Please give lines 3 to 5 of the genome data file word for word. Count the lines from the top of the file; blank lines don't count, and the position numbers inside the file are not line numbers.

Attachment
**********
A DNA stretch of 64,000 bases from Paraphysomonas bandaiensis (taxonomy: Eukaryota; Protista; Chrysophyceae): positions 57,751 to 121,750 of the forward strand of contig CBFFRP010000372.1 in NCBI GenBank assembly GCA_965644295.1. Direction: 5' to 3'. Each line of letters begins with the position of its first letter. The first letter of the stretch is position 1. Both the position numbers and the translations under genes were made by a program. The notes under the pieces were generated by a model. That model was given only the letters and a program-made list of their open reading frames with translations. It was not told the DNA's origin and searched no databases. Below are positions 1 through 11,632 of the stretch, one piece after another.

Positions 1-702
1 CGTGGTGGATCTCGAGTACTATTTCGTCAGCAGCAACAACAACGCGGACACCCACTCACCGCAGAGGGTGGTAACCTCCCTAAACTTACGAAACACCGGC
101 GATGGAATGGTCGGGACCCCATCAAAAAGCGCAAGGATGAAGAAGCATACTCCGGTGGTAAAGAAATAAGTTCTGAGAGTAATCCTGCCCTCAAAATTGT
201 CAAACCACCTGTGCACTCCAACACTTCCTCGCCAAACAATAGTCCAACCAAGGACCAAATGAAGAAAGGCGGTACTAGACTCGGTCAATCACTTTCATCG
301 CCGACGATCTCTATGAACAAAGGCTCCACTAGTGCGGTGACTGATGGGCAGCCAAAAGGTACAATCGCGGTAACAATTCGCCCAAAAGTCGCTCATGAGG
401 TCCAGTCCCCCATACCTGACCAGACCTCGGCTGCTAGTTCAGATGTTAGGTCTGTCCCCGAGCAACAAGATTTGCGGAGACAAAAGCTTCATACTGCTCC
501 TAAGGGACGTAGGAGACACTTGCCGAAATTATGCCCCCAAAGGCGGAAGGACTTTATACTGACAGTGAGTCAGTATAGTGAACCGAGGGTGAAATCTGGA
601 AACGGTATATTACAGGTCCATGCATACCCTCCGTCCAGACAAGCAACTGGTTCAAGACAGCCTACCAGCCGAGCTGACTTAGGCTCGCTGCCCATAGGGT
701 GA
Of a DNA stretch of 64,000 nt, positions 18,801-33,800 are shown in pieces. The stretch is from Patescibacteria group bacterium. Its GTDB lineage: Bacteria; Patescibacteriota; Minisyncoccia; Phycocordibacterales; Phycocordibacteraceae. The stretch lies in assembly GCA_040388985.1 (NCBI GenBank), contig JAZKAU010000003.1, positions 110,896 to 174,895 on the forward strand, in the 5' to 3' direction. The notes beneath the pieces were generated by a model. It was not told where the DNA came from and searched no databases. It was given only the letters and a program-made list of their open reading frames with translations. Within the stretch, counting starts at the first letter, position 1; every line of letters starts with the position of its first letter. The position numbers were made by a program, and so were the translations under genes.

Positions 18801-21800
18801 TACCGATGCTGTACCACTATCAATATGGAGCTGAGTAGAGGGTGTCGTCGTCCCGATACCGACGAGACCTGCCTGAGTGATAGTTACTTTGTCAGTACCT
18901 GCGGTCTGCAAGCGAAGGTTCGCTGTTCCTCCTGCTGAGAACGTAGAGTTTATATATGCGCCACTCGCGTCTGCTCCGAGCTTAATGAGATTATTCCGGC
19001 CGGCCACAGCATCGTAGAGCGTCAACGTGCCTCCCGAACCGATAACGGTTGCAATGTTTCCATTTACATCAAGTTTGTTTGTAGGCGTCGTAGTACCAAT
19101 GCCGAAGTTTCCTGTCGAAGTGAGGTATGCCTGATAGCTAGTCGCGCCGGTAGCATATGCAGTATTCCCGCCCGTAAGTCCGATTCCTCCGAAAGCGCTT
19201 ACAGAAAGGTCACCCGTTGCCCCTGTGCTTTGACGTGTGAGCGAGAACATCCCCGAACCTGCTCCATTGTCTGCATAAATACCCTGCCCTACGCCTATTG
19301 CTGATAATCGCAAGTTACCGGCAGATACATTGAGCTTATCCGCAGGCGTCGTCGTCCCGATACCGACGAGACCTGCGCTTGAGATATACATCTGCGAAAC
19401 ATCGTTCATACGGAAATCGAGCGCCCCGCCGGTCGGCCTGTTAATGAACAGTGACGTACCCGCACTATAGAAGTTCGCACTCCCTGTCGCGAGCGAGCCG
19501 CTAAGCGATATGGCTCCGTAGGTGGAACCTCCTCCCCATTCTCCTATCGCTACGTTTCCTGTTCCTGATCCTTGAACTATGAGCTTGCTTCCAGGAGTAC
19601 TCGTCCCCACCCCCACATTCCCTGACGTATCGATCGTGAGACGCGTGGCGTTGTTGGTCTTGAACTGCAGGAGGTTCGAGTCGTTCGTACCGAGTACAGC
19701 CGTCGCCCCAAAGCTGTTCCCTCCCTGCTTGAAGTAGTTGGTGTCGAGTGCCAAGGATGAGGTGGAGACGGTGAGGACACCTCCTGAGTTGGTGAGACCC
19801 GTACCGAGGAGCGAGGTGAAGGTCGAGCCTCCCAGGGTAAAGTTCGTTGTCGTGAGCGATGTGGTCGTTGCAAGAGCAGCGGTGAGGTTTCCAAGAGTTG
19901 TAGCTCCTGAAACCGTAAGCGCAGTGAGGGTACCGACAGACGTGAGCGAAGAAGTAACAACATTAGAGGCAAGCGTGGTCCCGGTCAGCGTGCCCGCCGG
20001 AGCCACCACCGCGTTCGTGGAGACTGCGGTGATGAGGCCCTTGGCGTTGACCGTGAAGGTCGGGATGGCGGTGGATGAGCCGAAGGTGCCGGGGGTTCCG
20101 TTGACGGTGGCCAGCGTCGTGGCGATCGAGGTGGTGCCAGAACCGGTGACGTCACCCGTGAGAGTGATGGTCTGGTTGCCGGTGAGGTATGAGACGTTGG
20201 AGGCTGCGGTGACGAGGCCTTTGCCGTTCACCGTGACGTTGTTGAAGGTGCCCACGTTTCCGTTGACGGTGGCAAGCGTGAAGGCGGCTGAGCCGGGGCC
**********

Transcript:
1 CGTGGTGGATCTCGAGTACTATTTCGTCAGCAGCAACAACAACGCGGACACCCACTCACCGCAGAGGGTGGTAACCTCCCTAAACTTACGAAACACCGGC
101 GATGGAATGGTCGGGACCCCATCAAAAAGCGCAAGGATGAAGAAGCATACTCCGGTGGTAAAGAAATAAGTTCTGAGAGTAATCCTGCCCTCAAAATTGT
201 CAAACCACCTGTGCACTCCAACACTTCCTCGCCAAACAATAGTCCAACCAAGGACCAAATGAAGAAAGGCGGTACTAGACTCGGTCAATCACTTTCATCG